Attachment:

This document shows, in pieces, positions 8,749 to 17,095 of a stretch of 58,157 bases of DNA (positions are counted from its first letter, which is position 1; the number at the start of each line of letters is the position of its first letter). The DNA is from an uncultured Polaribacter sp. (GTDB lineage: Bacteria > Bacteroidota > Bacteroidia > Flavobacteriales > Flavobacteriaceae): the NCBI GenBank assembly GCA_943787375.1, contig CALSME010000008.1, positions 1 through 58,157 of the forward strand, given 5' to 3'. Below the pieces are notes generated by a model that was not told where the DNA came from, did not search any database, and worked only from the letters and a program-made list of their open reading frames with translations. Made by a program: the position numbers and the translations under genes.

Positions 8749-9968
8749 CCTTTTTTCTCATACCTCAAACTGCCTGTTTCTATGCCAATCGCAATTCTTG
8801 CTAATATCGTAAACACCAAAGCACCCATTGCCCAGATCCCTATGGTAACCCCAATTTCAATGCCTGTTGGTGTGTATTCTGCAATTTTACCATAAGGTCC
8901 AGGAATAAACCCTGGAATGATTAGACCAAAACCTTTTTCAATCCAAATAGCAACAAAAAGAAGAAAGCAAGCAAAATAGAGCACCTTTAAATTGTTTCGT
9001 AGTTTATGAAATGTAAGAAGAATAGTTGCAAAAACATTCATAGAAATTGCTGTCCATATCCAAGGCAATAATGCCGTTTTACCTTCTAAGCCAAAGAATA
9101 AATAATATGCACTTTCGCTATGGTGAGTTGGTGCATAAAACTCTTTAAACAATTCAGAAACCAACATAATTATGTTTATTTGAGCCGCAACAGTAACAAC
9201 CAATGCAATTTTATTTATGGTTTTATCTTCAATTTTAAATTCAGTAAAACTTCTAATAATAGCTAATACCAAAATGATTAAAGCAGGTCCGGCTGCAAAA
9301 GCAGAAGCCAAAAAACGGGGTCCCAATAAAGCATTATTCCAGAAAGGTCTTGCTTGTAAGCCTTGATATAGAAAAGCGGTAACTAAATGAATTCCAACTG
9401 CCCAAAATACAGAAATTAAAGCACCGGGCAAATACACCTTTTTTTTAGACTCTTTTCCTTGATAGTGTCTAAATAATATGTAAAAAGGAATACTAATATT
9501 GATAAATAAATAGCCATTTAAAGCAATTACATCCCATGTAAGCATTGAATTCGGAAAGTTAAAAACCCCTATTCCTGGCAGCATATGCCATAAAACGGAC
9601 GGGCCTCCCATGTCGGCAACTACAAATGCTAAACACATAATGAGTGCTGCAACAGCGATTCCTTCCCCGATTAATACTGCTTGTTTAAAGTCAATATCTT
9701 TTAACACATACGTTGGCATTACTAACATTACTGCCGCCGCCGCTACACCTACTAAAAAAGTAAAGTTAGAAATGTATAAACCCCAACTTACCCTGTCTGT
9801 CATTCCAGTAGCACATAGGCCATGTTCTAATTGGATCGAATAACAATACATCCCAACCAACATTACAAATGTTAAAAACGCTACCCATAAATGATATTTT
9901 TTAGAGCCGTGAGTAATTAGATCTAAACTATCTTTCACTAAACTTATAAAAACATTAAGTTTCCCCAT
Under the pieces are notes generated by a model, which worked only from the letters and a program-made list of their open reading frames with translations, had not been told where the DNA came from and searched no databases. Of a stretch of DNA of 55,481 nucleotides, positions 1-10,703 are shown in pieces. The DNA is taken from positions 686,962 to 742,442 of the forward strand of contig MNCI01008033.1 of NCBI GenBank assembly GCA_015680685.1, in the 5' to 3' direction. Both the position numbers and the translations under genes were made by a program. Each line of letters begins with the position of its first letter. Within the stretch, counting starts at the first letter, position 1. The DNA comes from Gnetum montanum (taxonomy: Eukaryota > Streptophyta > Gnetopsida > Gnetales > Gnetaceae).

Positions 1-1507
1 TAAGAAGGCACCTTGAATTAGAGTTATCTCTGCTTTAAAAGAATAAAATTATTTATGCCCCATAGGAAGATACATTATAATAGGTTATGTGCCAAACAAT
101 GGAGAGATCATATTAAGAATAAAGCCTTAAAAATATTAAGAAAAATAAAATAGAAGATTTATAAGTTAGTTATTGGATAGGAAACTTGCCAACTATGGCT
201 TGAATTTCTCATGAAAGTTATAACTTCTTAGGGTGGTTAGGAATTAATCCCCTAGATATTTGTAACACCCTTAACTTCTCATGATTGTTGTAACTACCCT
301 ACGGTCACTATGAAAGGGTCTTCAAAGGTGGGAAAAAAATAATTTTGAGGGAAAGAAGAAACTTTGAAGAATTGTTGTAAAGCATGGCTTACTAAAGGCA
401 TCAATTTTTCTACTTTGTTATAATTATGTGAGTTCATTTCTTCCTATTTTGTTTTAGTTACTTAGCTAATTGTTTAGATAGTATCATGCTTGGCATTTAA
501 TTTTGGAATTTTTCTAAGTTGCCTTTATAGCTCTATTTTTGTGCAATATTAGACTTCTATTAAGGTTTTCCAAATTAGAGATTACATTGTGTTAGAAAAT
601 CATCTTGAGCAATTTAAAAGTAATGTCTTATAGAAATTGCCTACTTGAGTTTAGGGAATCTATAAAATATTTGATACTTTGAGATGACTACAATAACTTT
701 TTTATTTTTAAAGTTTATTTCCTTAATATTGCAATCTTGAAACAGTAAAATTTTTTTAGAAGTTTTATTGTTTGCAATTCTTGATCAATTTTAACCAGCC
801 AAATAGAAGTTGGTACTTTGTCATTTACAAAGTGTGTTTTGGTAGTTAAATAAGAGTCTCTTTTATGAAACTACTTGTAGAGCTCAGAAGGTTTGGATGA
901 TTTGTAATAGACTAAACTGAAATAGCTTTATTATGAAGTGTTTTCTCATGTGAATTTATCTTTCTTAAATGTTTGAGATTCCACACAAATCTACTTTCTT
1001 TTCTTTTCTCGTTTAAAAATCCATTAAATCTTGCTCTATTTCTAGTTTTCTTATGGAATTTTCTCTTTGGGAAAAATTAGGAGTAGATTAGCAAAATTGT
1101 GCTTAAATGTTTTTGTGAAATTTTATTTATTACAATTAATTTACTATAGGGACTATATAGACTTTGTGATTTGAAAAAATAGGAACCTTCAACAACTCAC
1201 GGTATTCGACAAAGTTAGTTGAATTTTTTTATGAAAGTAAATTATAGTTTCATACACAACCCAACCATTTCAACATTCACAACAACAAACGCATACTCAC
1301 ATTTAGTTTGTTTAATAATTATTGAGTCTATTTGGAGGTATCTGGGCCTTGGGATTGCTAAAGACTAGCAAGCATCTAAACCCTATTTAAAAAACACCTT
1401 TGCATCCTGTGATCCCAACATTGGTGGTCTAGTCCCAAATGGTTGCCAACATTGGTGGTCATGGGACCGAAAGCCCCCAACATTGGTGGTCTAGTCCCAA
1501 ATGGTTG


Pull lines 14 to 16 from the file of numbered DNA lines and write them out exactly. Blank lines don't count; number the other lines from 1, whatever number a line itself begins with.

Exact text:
9801 CATTCCAGTAGCACATAGGCCATGTTCTAATTGGATCGAATAACAATACATCCCAACCAACATTACAAATGTTAAAAACGCTACCCATAAATGATATTTT
9901 TTAGAGCCGTGAGTAATTAGATCTAAACTATCTTTCACTAAACTTATAAAAACATTAAGTTTCCCCAT
Under the pieces are notes generated by a model, which worked only from the letters and a program-made list of their open reading frames with translations, had not been told where the DNA came from and searched no databases. Of a stretch of DNA of 55,481 nucleotides, positions 1-10,703 are shown in pieces. The DNA is taken from positions 686,962 to 742,442 of the forward strand of contig MNCI01008033.1 of NCBI GenBank assembly GCA_015680685.1, in the 5' to 3' direction. Both the position numbers and the translations under genes were made by a program. Each line of letters begins with the position of its first letter. Within the stretch, counting starts at the first letter, position 1. The DNA comes from Gnetum montanum (taxonomy: Eukaryota > Streptophyta > Gnetopsida > Gnetales > Gnetaceae).